Advantages of Pilot Operated Pressure Relief Valve

The following are the primary benefits of pilot-operated safety relief valves:

  • The valve backpressure does not affect the set pressure.
  • Because the operating pressure of the system determines the opening of the relief valve, the system can be run at maximum working pressure.
  • They are less expensive than other types.
  • Less susceptible to chatter

Pilot-operated Pressure relief valves can be classified based on various parameters as mentioned shown below:

Depending on the type of moving members

  • A piston-type.
  • A diaphragm-type.

Based on the type of pilots

  • A pop-action pilot
  • A modulating-action pilot

Based on the flow of pilots

  • A flowing-type pilot.
  • A non-flowing-type pilot

Power Actuated Pressure Relief Valve

Power-actuated pressure relief valves are operated by an externally powered device. The opening and closing of the pressure relief valve are controlled by energy sources such as water, electricity, or steam. They are typically utilized in nuclear power plants for forced-flow steam generators with no fixed steam or waterline.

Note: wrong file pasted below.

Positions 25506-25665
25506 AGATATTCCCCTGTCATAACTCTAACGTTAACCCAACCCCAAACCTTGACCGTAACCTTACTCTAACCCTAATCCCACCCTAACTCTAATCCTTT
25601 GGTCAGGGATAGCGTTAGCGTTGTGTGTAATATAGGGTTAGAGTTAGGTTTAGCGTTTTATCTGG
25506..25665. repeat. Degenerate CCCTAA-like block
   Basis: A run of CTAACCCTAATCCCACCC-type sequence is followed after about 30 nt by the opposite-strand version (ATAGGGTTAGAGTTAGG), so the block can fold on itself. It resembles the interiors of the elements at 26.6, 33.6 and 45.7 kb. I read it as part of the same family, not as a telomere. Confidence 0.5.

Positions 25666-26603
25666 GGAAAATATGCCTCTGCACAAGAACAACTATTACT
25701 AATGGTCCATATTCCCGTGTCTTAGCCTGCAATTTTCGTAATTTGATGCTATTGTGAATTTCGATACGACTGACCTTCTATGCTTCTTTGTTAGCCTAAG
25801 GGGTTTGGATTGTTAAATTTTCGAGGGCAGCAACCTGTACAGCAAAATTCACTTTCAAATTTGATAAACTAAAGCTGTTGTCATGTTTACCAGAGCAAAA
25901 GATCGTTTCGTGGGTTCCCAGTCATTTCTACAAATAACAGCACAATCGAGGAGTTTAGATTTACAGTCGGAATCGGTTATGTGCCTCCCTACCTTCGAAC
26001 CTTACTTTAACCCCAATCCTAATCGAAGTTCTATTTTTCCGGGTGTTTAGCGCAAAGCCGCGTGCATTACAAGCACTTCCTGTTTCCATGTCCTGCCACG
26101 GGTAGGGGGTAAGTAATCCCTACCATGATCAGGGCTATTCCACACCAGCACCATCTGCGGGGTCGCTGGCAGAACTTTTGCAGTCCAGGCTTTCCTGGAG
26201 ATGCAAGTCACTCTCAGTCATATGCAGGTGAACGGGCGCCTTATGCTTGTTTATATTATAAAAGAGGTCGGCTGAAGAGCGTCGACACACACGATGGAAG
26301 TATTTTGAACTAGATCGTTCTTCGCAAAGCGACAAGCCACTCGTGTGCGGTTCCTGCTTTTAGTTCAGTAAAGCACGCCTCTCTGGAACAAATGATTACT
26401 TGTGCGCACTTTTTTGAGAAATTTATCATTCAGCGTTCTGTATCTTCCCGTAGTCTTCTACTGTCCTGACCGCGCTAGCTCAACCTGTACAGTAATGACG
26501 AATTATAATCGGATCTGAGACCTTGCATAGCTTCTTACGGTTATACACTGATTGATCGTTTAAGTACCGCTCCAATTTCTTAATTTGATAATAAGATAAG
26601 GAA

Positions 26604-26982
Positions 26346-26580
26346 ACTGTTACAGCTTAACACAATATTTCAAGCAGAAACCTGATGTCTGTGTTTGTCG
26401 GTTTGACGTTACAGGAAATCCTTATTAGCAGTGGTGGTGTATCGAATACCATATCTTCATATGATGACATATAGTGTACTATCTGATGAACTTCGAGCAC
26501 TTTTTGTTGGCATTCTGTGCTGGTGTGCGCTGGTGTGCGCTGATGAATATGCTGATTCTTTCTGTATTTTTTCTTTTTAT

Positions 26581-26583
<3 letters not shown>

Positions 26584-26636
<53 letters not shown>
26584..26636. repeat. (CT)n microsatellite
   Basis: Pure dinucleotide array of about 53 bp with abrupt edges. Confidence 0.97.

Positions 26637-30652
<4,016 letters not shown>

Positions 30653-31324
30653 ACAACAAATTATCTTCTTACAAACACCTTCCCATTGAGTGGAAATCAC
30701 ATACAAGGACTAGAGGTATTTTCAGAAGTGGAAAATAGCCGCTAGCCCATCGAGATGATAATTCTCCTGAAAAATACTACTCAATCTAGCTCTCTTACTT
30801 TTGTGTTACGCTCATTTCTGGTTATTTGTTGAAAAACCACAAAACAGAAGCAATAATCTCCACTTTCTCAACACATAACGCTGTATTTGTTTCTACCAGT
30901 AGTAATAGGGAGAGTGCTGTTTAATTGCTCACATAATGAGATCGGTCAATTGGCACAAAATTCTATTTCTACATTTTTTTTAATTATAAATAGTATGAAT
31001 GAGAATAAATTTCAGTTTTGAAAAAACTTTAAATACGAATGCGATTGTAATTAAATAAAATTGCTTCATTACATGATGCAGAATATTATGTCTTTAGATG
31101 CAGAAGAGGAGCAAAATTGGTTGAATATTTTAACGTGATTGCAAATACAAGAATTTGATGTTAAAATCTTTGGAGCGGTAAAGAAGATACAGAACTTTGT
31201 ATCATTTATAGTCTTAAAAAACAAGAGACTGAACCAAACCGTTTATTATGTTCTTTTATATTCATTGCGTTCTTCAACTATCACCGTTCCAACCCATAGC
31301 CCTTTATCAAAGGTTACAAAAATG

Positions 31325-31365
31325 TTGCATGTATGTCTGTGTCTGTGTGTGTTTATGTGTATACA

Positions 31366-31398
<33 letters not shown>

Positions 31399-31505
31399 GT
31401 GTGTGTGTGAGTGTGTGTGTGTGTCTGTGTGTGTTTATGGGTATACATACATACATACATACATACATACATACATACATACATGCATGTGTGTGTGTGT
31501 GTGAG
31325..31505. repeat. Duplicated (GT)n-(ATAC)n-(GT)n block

Temperature Pressure actuated Pressure Relief Valves

A temperature and pressure-actuated pressure relief valve (also known as a T & P safety relief valve) is actuated by the temperature or pressure on the relief valve’s inlet side. The valve is controlled by two major elements: a spring and a thermal probe. They perform functions of preventing the temperature from rising above a certain level and over-pressure from rising above a certain limit. They are typically used to convey hot fluids in vessels, tanks, and heaters.

Vacuum Relief Valve

A Vacuum Relief Valve is designed to avoid an excessive internal vacuum by admitting fluid. They reclose and stop further fluid flow once the normal condition is restored.

When to Use a Spring-Operated Pressure Relief Valve

  • Losing entire contents is unacceptable
  • Fluids above the normal boiling point
  • Toxic fluids
  • Need to avoid failing low
  • Return to normal operations quickly
  • Withstand process pressure changes, including vacuum